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Journal Article

A high volume sampling system for isotope determination of volatile halocarbons and hydrocarbons

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Bahlmann, E., Weinberg, I., Seifert, R., Tubbesing, C., & Michaelis, W. (2011). A high volume sampling system for isotope determination of volatile halocarbons and hydrocarbons. Atmospheric Measurement Techniques, 4(10), 2073-2086. doi:10.5194/amt-4-2073-2011.

Cite as: http://hdl.handle.net/11858/00-001M-0000-0026-ACE3-E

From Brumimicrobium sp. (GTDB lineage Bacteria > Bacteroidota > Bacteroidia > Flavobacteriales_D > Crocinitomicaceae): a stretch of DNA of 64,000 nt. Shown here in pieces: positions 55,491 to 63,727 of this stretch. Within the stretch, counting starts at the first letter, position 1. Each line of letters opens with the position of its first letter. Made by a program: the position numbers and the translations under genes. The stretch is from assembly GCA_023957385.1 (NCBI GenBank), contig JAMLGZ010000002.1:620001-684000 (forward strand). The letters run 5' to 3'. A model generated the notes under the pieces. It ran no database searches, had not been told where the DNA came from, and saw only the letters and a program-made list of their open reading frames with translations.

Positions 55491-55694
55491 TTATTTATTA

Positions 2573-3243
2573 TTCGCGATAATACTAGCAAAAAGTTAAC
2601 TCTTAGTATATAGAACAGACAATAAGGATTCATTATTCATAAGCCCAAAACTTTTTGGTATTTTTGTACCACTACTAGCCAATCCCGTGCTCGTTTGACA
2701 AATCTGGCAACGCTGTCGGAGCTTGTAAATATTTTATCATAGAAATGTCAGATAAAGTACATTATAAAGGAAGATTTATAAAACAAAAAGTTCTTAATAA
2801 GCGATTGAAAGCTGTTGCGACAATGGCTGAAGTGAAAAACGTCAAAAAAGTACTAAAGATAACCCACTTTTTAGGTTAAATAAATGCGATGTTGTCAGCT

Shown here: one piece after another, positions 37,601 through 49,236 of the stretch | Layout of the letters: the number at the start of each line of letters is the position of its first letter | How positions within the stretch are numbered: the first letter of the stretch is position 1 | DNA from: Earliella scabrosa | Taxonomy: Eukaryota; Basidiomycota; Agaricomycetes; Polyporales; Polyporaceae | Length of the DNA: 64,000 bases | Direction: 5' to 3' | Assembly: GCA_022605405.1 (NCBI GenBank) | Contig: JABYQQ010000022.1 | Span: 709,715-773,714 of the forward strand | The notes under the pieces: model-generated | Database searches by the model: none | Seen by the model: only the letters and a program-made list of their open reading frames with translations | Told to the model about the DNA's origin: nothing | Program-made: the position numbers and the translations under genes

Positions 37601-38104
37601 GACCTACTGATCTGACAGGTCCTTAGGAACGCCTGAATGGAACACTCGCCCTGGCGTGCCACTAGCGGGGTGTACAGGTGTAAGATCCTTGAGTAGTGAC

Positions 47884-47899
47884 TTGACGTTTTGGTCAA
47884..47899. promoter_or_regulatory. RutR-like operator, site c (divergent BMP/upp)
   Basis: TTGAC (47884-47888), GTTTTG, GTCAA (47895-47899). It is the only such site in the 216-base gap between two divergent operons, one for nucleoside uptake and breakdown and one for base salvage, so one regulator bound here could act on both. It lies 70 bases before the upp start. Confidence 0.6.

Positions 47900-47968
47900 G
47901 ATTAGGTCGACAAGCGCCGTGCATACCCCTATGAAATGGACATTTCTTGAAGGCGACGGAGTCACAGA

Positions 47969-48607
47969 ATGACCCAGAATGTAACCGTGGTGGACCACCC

The isotopic composition of volatile organic compounds (VOCs) can provide valuable information on their sources and fate not deducible from mixing ratios alone. In particular the reported carbon stable isotope ratios of chloromethane and bromomethane from different sources cover a delta(13)C-range of almost 100 parts per thousand making isotope ratios a very promising tool for studying the biogeochemistry of these compounds. So far, the determination of the isotopic composition of C(1) and C(2) halocarbons others than chloromethane is hampered by their low mixing ratios. In order to determine the carbon isotopic composition of C(1) and C(2) halocarbons with mixing ratios as low as 1 pptv (i) a field suitable cryogenic high volume sampling system and (ii) a chromatographic set up for processing these samples have been developed and validated. The sampling system was tested at two different sampling sites, an urban and a coastal location in Northern Germany. The average delta(13)C-values for bromomethane at the urban site were -42.9 +/- 1.1 parts per thousand and agreed well with previously published results. But at the coastal site bromomethane was substantially enriched in (13)C by almost 10 parts per thousand. Less pronounced differences were observed for chlorodifluoromethane, 1,1,1-trichloroethane and chloromethane. We suggest that these differences are related to the turnover of these compounds in ocean surface waters. Furthermore we report first carbon isotope ratios for iodomethane (-40.4 parts per thousand to -79.8 parts per thousand), bromoform (-13.8 parts per thousand to 22.9 parts per thousand), and other halocarbons.